Disruptive or Sustaining Impact of WLAN Hotspots?: The Role of Business Model Innovation in the Western European Hotspot Markets

Disruptive or Sustaining Impact of WLAN Hotspots?: The Role of Business Model Innovation in the Western European Hotspot Markets

Stefan Hüsig (University of Regensburg, Germany)
Copyright: © 2012 |Pages: 18
DOI: 10.4018/jide.2012010104
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In this paper the impact of WLAN-technologies on mobile data communications in the case of the incumbent telecommunications firms and entrants in the Western European hotspot markets based on a disruptive innovation perspective is described and analysed. The main proposition to be analysed is whether or not WLAN has developed disruptive potential for the incumbents in this market so far. The results imply that incumbents and new entrants have taken advantage of the opportunity provided by WLAN technologies and the public hotspot market in Western Europe. Although the market success of both types of players varies between the countries analysed, in most Western European countries the incumbents dominate the public hotspot market. This result suggests a predominantly sustaining impact of WLAN technologies on the incumbents based on a country basis. However, the sustaining impact of WLAN is weaker if alternative business models, such as free or community network hotspots, are taken into account.
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Clayton Christensen’s work on disruptive technology and related theories has received extensive coverage and attention in business publications, management research and practise (Danneels, 2004; Hüsig et al., 2005). The term “disruptive technology” finds more than 300,000 entries in Google which is quite close to the more traditional innovation category “radical innovation” with around 495,000 Hits in the beginning of 2011. Not many scholars achieve similar success in popularising their key concepts. All of the historical case studies of Christensen are disruptive technologies that did succeed (Christensen, 1997; Christensen & Raynor, 2003). However, the real challenge to this theory, especially if it is to be useful managerially, is how it performs predictively (Danneels, 2004). In other words, can the theory be used not only to analyze cases post hoc but also to predict the outcome of cases ex ante? For managerial purposes, Christensen’s framework would be most useful if it allowed a manager to recognize which technology will succeed and will become disruptive. Therefore, Danneels (2004) recommends predictive tests to rule out chance as an alternative explanation and to test those predictions ex post. This paper adds this ongoing discussion examining whether the disruptive technology framework is useful for ex ante predictions about (potentially) disruptive technologies by using the ex ante analysis of the disruptive potential of WLAN-technologies by Christensen et al. (2004) and Hüsig et al. (2005), and compares them to an up-to-date ex post analysis of the disruptive impact of the forecasted potential disruptive technology.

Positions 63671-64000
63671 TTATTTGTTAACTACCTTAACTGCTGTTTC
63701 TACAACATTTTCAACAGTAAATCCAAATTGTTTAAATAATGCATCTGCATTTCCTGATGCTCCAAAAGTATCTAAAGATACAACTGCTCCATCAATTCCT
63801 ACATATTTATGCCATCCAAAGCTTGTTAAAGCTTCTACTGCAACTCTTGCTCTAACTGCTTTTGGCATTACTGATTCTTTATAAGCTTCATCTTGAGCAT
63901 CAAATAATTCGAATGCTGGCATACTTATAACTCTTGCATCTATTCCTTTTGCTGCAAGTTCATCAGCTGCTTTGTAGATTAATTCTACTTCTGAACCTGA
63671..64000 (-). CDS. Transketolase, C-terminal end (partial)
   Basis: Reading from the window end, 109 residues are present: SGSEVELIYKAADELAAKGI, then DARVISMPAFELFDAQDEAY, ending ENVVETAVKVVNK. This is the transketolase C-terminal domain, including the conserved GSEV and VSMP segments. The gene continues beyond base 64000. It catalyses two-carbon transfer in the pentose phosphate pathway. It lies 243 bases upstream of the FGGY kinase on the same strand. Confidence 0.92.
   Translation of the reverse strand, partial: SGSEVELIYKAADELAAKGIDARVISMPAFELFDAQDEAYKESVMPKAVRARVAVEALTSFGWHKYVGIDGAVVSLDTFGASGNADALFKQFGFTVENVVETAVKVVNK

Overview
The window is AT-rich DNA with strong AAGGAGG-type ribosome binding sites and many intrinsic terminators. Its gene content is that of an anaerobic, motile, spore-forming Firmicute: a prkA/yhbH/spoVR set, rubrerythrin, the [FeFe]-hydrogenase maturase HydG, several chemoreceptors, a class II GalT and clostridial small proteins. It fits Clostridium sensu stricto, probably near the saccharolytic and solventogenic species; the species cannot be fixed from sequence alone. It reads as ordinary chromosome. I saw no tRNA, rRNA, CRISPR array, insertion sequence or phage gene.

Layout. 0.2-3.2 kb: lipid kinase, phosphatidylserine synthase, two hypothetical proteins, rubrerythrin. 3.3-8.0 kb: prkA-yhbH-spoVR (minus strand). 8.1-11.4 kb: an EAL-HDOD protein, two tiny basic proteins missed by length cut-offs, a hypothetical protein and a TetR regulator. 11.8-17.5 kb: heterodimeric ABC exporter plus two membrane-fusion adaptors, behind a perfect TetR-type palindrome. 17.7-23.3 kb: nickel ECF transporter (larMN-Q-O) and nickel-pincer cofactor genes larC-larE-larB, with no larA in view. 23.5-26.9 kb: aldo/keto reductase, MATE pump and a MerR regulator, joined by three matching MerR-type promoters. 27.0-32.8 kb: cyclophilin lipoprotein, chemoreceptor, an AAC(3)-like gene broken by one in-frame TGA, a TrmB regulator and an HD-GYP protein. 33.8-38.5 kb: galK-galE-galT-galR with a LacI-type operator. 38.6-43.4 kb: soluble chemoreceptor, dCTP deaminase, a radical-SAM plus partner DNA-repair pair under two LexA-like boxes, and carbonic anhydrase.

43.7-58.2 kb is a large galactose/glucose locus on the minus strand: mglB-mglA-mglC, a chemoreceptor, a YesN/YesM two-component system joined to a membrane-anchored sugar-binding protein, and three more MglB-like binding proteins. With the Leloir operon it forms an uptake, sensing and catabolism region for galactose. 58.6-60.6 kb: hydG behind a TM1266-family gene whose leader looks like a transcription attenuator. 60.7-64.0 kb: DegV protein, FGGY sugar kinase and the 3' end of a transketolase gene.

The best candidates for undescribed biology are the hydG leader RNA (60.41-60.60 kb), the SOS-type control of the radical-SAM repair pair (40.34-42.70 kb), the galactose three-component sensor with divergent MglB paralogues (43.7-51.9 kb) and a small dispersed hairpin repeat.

Wireless local area network (WLAN) technologies on the basis of 802.11 wireless Ethernet standards have been one of those technologically induced hypes in the wireless communication services field. Expectations and forecasts created a huge interest in WLAN technologies and related phenomena like public hotspots in the telecommunications industry, business press and academia (Christensen et al., 2004; Hüsig et al., 2005). From the theoretical perspective of Christensen (1997) and Christensen and Raynor (2003), WLAN technologies could be seen as disruptive for incumbent MNOs’ (mobile network operators) data services, since they enable wireless Internet service providers (WISPs) to offer short distance, high speed data services in heavily trafficked areas known as hotspots. Typically, telecommunication incumbents such as MNOs (mobile network operators) foster integrated data and voice services via mobile networks and related mobile communication standards, whereas WLAN, or Wi-Fi, refers to the 802.11 wireless Ethernet standards that were designed to support wireless LANs (Lehr & McKnight, 2003). Various authors from business and academia have suggested that there is a disruptive potential of wireless local area network technologies for mobile network operators (Camponovo & Pigneur, 2006; Christensen et al., 2004; Hüsig et al., 2005; Martikainen, 2006; Wieland, 2007). Recent research by Gunasekaran and Harmantzis (2008) shows, that the discussion whether MNOs should see Wi-Fi as a complementary or as a competitive technology to cellular is still ongoing. Additionally, the threat caused by public WLAN hotspots could be amplified by the emergence of WiMAX (Worldwide Interoperability for Microwave Access) if it is integrated in the Wi-Fi ecosystem since WiMAX could be used as backhaul for Wi-Fi or to provide larger coverage for wireless metro area networks (MANs) (Gunasekaran & Harmantzis, 2008; Martikainen, 2006).

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